As the episode opens, a few of the contestants are discussing the most recent challenge results, thankful that they weren’t sent home.
Katie: “It’s good to be safe”
Walter: “I don’t want to be safe; I’m desperate to win one.”
They start the next challenge at the warehouse, where McKenzie greets them from a “Command Central” set, where they are all asked to take a seat.
Kaleb: “It looks like we are about to be interrogated.”
This week’s challenge is a departure from the normal sci-fi / horror / creature makeups. The inspiration comes from the new television series, Hunters, which is about top-secret agents tracking down alien beings. Rather than creating alien outlaws, this week is all about creating a real-life disguise for an undercover agent. It sounds a little like Mission Impossible meets Men in Black, and it represents the first individual challenge of the season.
To give them some advice, McKenzie brings out a seasoned disguise artist: her dad, and the show’s creative mentor: Michael Westmore. In addition to his work dating from the early 1960’s (The Munsters) to the present day Star Trek franchises, Westmore has also created realistic disguises for the LA police department (for sting operations), Michael Jackson (to avoid fans), and a would-be costume party guest who, unbeknownst to Mr. Westmore, was planning an armed robbery in disguise.
Westmore’s advice to the contestants for success: change obvious things like bone structure, dental structure, and eye color. He also cautions them that all focus is on the face, including an expectation for beautiful edges and paint application.
Each artist gets their randomly-assigned models from files attached under their seat, and their guest judge is revealed as none other than Gale Anne Hurd, executive producer of The Terminator movie series, television’s Fear the Walking Dead, and Hunters, the upcoming new television series that provides the inspiration for this week’s challenge.
Anna: “Doing real makeup is hard.”
It was interesting to see the different approach to design and application for this very realistic and somewhat un-spectacular makeup, which is, by the way, exactly the point. Their “agents” must blend in as a regular person to go undetected and not draw attention to themselves. Some characters seemed a little off the mark, regardless of the quality of the make-up. For example, Yvonne created a heavy metal musician as an agent, which seemed pretty high-profile to me, and Melissa went for creating the head of the agency by aging her female model in a disastrous way. The character was not very incognito, and the high placement of the eyebrows on her model’s forehead gave the face some weird proportions.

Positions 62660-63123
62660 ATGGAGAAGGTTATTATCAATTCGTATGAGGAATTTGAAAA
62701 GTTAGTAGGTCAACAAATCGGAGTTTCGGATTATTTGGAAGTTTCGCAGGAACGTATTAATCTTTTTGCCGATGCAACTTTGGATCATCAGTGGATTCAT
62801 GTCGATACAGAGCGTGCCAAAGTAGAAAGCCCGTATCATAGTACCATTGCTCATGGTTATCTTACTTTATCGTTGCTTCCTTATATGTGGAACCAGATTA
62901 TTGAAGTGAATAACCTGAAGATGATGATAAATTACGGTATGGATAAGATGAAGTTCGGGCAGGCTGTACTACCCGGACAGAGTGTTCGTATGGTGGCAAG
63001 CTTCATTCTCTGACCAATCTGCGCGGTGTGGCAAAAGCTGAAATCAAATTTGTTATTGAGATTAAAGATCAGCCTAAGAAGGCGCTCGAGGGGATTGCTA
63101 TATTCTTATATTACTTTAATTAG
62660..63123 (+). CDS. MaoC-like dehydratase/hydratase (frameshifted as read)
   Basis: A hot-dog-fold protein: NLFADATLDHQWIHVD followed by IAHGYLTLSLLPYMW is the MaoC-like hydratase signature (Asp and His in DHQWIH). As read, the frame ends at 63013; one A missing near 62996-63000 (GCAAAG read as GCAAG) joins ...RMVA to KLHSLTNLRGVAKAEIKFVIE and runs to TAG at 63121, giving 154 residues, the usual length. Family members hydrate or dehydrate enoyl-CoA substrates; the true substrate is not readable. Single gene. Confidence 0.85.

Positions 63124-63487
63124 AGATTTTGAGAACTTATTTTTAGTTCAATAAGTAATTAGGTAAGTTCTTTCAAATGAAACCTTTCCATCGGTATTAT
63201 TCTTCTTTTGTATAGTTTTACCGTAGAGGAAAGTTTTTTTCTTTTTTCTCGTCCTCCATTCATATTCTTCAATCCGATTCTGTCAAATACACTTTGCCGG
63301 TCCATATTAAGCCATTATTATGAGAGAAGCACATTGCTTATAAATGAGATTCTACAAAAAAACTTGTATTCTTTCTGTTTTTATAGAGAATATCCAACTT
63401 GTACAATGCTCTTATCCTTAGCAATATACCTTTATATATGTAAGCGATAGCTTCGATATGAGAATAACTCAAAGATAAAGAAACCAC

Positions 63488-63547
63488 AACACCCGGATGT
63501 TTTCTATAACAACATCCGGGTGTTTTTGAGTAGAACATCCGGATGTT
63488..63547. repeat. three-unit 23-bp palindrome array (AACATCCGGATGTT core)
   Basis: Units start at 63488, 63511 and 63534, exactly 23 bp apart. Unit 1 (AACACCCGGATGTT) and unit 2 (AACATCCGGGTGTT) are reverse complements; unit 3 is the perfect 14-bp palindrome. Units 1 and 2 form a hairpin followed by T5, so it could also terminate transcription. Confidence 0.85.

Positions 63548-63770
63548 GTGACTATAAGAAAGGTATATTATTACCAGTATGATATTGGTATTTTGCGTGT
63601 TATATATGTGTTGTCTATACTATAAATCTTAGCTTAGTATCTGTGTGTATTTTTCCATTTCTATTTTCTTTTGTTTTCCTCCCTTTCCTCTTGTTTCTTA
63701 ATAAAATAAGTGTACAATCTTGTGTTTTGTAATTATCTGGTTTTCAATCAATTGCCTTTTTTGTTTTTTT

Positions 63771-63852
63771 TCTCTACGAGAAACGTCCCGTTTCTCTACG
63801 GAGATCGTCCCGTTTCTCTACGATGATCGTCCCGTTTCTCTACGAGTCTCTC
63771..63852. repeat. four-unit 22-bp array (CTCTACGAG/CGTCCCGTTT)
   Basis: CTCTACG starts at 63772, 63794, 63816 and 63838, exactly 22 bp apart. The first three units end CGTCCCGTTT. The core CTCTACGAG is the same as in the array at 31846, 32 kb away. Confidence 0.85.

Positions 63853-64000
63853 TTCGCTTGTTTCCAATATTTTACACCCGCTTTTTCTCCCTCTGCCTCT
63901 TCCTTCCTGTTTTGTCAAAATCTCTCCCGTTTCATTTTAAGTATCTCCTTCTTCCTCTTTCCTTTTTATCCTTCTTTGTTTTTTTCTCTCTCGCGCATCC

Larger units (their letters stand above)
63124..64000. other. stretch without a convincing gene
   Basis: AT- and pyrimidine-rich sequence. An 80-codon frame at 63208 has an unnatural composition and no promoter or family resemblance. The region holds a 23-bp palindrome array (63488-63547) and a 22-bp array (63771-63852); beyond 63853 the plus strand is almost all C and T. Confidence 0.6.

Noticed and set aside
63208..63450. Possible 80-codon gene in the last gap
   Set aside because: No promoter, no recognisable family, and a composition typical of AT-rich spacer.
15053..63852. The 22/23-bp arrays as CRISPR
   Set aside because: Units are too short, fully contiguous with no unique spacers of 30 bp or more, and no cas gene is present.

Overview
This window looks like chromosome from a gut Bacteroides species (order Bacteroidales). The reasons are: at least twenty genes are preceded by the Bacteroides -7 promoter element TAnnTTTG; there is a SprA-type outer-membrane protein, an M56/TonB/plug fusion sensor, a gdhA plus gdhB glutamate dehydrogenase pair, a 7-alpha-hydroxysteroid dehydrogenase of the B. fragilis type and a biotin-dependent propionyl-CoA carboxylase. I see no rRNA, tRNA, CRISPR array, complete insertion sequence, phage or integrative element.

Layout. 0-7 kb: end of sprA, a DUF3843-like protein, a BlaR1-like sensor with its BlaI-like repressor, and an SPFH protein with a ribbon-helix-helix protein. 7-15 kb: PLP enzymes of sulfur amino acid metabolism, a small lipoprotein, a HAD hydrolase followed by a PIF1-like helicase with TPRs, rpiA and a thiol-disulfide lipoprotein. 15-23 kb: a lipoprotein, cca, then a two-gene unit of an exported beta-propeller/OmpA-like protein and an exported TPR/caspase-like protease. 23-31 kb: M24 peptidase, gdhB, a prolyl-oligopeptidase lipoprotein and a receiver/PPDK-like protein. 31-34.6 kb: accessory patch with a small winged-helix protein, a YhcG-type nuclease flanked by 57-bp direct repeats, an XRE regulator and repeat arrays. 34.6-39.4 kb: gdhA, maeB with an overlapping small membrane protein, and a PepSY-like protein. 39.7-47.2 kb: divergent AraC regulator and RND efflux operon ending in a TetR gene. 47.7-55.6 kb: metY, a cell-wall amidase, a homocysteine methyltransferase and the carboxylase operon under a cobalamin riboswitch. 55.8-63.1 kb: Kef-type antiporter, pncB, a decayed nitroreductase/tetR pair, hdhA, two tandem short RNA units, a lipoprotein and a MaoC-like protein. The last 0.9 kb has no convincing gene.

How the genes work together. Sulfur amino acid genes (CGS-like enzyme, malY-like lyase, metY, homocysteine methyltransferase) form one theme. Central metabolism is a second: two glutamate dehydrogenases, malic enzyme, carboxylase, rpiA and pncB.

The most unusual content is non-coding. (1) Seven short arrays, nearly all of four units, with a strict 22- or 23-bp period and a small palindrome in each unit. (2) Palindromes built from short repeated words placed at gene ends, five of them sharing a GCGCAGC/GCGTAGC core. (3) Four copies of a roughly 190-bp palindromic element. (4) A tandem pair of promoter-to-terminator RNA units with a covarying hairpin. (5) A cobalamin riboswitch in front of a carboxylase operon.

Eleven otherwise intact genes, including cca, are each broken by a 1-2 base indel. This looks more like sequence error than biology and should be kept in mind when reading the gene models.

Glenn: “This is one of the most confusing makeups ever on the show.”
Other characters ranged from a variety of changed genders, ages, and ethnicities. Ironically, the most successful of these had little to no stage presence. Robert’s great paint job and prosthetic application transformed his young female model into a male maintenance worker who reminded me of a very young Tommy Chong.
Rob’s young male model was flawlessly converted into a middle-aged man, complete with a receding hair line and head freckles, which earned him the win this week.
Neville: “Zero interest, Zero attraction—it is a success.”
Gale-Anne: “He had a lot of hair to hide. I didn’t even notice that it was a bald-cap application.”
Bottom looks were shared by several this week, but they did have some laughs over Katie’s maintenance man who looked like he had put too much fake tanning lotion on, and was sporting some fairly puffy hair.
Katie: “This makeup looks incredibly fake and dumb. At this point, I’m hoping that I’m safe.”
Ve: “For me, it’s a huge miss…the tan guy who works underground.”
Neville: “It’s a rough one, man. This no longer feels human. The hair? It’s possible that somebody could have that big of hair…”
Glen: “Hey, I’m sitting right here.”
Kaleb also struggled with realistic skin tones. His Eastern Indian woman looked orange and her facial features gave her a malnourished appearance. He knew he was in trouble when the application of the foam wasn’t ideal, forming rough edges and buckling with facial expressions. The makeup was too obvious and it made her stand out rather than blend in to a crowd.
Kaleb: “This is the worst makeup I’ve ever done, so I’m preparing for the worst.”
But lucky for both Katie and Kaleb, Njoroge’s attempt to turn his model, a young blond woman, into a young Asian guy, fell too short. I knew it would be a failed attempt; when he was adding the stereotypical Fu Man Chu mustache and heavy wig, he was in big trouble.
The hair, coupled with the oversized glasses, supported the look of a caricature and not a real guy. I think that the final blow was when Njoroge told the judges that he was really happy with the result. Sorry, Njoroge, you are going home. He took it well, and considering that he has started this profession at 49, he did pretty well to stay in as long as he did.
Njoroge: “It doesn’t end here.”
Tune in next Wednesday for the next challenge, as the contestants team up to create some “Foreign Bodies.”
FaceOff airs Wednesdays at 9/8c on Syfy.